slice of life

PUBLISHED : Tuesday, 14 March, 2006, 12:00am
UPDATED : Tuesday, 14 March, 2006, 12:00am

The Indonesian army staged a peaceful coup when President Sukarno entrusted his life and power to the army chief, Lieutenant-General Suharto.

Sukarno had been facing mounting student unrest and opposition from the army.

The handover came as crack troops of the para-commandos and Siliwangi divisions moved into the capital, Jakarta, and took up positions under cover of a curfew.

The announcement that Sukarno had given his powers to Suharto was made early in the morning on Radio Jakarta.

It was followed later in the day by a huge victory parade of heavy armour and armed troops.

Suharto, the country's new strongman, appeared to be firmly in control and highly reliable sources described as 'slight' Sukarno's chances of staging a comeback.

Radio Malaysia said Suharto was expected to announce a new cabinet and impose martial law throughout the country to enable him to restore law and order in Jakarta.

The director of the Philippines Federation of Chambers of Commerce urged Manila to boycott Australian goods in retaliation against the 'White Australia policy'.

Luis Camara said the Philippines should adopt drastic measures to protect its national dignity in view of what happened to a Filipino banker who was refused entry into Australia.

He said a trade boycott of Australian goods would be in line with Manila's stand in the United Nations of imposing trade sanctions against countries with racially discriminatory policies.

The Government Information Services was a barrier which restricted the press in its work, according to Robert Ho, secretary of the Industrial and Commercial Daily Press.

He said the GIS determined whether or not a government officer should talk and the press was powerless to do anything about it.

'Many journalists ask themselves why an officer cannot choose for himself whether or not he wants to talk to the press,' he said.

Having to pass through the GIS was a waste of valuable news-finding tine, Mr Ho said.

Mr M.A.B. Stevenson, acting director of information services, said in response that the GIS was a system of providing information to newspapers and not a barrier.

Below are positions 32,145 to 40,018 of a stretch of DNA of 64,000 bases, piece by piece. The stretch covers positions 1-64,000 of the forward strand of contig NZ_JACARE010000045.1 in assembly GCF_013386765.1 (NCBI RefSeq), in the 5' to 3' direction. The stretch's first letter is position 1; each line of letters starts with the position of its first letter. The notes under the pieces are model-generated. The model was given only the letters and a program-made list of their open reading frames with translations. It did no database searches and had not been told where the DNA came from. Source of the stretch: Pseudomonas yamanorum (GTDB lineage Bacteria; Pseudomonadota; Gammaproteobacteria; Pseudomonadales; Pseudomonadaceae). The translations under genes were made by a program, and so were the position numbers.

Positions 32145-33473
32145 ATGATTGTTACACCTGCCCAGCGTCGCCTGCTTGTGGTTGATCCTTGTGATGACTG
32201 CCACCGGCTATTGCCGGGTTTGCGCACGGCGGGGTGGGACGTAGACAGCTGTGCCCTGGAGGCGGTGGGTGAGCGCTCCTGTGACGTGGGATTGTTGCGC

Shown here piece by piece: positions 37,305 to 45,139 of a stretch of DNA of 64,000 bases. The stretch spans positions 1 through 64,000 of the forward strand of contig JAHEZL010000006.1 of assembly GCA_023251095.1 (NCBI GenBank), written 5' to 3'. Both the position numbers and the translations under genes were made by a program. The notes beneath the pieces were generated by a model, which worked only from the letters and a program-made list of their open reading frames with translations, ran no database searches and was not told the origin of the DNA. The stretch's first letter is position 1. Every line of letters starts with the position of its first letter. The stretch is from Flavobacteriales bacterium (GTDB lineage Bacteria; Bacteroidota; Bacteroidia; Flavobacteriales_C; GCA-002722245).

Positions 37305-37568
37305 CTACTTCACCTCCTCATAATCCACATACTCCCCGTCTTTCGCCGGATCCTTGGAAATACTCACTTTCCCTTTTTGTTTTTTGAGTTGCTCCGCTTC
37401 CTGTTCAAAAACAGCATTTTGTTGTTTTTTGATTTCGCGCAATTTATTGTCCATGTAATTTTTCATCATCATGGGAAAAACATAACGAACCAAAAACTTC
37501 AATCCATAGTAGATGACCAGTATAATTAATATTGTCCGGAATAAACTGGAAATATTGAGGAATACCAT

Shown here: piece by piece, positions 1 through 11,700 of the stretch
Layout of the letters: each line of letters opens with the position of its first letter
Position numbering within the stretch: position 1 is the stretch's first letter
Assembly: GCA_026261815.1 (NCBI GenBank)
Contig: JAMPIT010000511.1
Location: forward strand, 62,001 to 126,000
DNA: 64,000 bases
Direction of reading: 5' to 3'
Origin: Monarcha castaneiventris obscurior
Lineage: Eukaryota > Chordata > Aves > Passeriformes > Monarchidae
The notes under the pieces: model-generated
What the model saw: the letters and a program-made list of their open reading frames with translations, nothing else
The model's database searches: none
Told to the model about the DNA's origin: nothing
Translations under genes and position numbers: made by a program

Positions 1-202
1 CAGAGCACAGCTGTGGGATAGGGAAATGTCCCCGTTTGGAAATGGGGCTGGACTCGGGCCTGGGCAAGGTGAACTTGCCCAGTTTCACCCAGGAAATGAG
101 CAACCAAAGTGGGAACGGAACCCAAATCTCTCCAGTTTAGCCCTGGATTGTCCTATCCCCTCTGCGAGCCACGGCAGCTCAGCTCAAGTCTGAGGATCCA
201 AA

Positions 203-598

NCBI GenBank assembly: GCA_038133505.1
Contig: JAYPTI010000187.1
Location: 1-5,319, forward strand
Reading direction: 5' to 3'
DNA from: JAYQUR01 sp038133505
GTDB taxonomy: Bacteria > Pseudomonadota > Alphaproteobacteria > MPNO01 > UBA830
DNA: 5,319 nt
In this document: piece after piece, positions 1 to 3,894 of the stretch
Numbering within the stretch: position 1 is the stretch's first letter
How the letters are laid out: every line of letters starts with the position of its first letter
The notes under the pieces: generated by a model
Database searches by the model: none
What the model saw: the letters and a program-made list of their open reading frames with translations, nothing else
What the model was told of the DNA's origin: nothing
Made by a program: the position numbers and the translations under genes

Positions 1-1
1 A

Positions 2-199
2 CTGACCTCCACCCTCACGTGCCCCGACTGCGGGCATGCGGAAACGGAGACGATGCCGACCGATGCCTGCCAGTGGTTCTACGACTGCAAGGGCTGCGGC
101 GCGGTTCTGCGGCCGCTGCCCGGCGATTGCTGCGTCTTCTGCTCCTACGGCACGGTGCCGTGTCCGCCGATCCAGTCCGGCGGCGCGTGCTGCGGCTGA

He said that, from the journalist's point of view, an information service was necessary because a civil servant was not employed for his ability to explain what he was doing to the press and a journalist wanted to deal with someone who understood the point of his questions.

Tax increase proposals came under fire in the Legislative Council, with the Hon Wilfred S.B. Wong giving the Financial Secretary a fortnight to change his ideas or lose his vote.

The legislative councillor said the 2.5 per cent rise in salaries and profits tax was unnecessary.

He warned that the increase could have the effect of disturbing stability by foreshadowing more increases, discouraging more investments and killing, or at least drugging, the proverbial 'goose that lays the golden egg'.

Plans to provide the New Territories with automatic phone exchanges by 1968 were submitted to the Advisory Committee on Telephone Services.

Under the new system, subscribers in the New Territories were to be able to dial-direct subscribers in other exchanges without going through manual switchboards at the Waterloo Road Exchange in Kowloon.

The Russian government announced a ban on the catching and killing of dolphins because their brains were 'strikingly close to our own'.

The decision followed extensive research in Russia and abroad that showed dolphins' brainpower made them 'marine brothers of man'.

The fisheries minister indicated he accepted the theory that dolphins could talk and might eventually be able to teach their language to man.

A 16-year-old Vietnamese girl caught kissing her American boyfriend late at night on a Saigon street was arrested and charged with indecency.

The Saigon Daily News said she would appear in court for indecent behaviour in public.